On April 18, 2011, Rep. Marsha Looper, R-Calhan, and Sens. Kevin Grantham, R-Canon City, and Jeanne Nicholson, D-Gilpin, introduced HB 11-1300 – Concerning the resolution of a disputed claim for a state income tax credit for a donation of a perpetual conservation easement that includes a process that allows a taxpayer to waive an expedited administrative hearing for the purpose of appealing directly to a district court. This summary is published here courtesy of the Colorado Bar Association’s e-Legislative Report.
Taxpayers are currently allowed to claim a state income tax credit for a portion of the value of a perpetual conservation easement that the taxpayer donates. If the executive director of the department of revenue disputes the claim of the credit, a notice of deficiency, notice of rejection of refund claim, or notice of disallowance is mailed to the taxpayer, and the tax matters representative may request a hearing on the deficiency, rejection, or disallowance.
Under current law, a tax matters representative may not appeal such a notice to a district court until the hearing has been held and a final determination has been made by the executive director. Additionally, under current law, it is difficult to consolidate related claims in the administrative process for efficient and equitable resolution of conservation easement tax credit claims. There are currently a large number of disputes regarding conservation easement credit claims awaiting hearing and final determination by the executive director.
As introduced, the bill allows the tax matters representative to waive the hearing process and appeal directly to a district court. The bill further:
- Establishes venue for the appeals in a manner that allows cases to be consolidated regionally;
- Eliminates surety bond requirements for taxpayers who appeal directly to a district court;
- Suspends the imposition of additional interest and penalties during the appeal for taxpayers who appeal directly to a district court;
- Provides clearer and more effective procedures for the administrative process in order to facilitate an efficient and equitable process for all parties;
- Establishes a process for courts to publish notices to taxpayers who cannot be located;
- Allows claims to be consolidated and settled, and allows additional parties to intervene at the discretion of the court;
- Specifies procedures related to discovery, case management conferences, the disclosure of information by the parties, trial management orders, and the phasing of issues to be resolved by the court.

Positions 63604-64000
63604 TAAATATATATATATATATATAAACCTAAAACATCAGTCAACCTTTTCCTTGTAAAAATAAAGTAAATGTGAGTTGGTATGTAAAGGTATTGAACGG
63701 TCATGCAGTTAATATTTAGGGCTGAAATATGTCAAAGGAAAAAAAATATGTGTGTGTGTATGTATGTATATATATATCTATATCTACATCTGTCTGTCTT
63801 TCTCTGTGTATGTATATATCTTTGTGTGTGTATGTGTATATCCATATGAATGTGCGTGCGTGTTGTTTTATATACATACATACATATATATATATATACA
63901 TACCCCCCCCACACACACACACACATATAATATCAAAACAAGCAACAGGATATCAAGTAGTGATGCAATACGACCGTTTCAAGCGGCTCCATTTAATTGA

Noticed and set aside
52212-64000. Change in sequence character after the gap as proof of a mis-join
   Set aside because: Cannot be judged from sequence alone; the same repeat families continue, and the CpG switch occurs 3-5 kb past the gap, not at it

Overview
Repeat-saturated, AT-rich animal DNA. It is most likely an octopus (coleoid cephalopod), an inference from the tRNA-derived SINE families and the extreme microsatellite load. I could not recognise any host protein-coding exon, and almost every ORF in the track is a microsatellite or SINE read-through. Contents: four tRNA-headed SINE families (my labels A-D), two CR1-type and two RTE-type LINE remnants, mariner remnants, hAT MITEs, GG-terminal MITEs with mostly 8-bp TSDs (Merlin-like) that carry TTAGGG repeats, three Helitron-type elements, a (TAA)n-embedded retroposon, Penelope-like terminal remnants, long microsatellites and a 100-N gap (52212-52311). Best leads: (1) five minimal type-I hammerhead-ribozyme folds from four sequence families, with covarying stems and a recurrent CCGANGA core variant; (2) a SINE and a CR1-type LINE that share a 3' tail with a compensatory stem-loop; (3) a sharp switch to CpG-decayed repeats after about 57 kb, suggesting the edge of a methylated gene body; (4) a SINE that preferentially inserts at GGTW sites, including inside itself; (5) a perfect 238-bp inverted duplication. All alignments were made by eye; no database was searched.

The bill allows a tax matters representative for a currently backlogged case who does not waive the hearing process before the executive director to request a hearing and final determination by the executive director by a certain date. In the case of a tax matters representative who elects to remain in the hearing process, the executive director has the authority to consolidate related cases. The executive director is required to issue a final determination on any remaining disputes by a subsequent date. If the executive director does not make a final determination by the dates specified, the authority of the executive director to dispute the allowance of the credits shall be waived and the amount of the credit claimed by the taxpayer will be allowed. If a taxpayer fails to appear at a hearing with the executive director or fails to participate in the hearing process, the executive director may issue a final determination without further proceedings. Interest and penalties are waived for taxpayers who continue with the hearing process and pay an amount agreed upon for taxes owed by a certain date.
The executive director is further required to:
- Provide notice to the tax matters representative and the public regarding the provisions of the bill; and
- Report to the general assembly regarding the status of disputed conservation easement tax credits.
The state court administrator is required to report to the general assembly on the appeals brought as a result of the bill.
The bill requires the conservation easement oversight commission to review and advise the department of revenue regarding credits referred to it by the executive director by a specified date. The commission is further required to report to the general assembly regarding the conservation easements for which it has provided advice to the executive director. The bill specifies that members of the commission are immune from liability in accordance with the “Colorado Governmental Immunity Act”. On April 20, the Finance Committee amended the bill and referred it to the Appropriations Committee.
Summaries of other featured bills can be found here.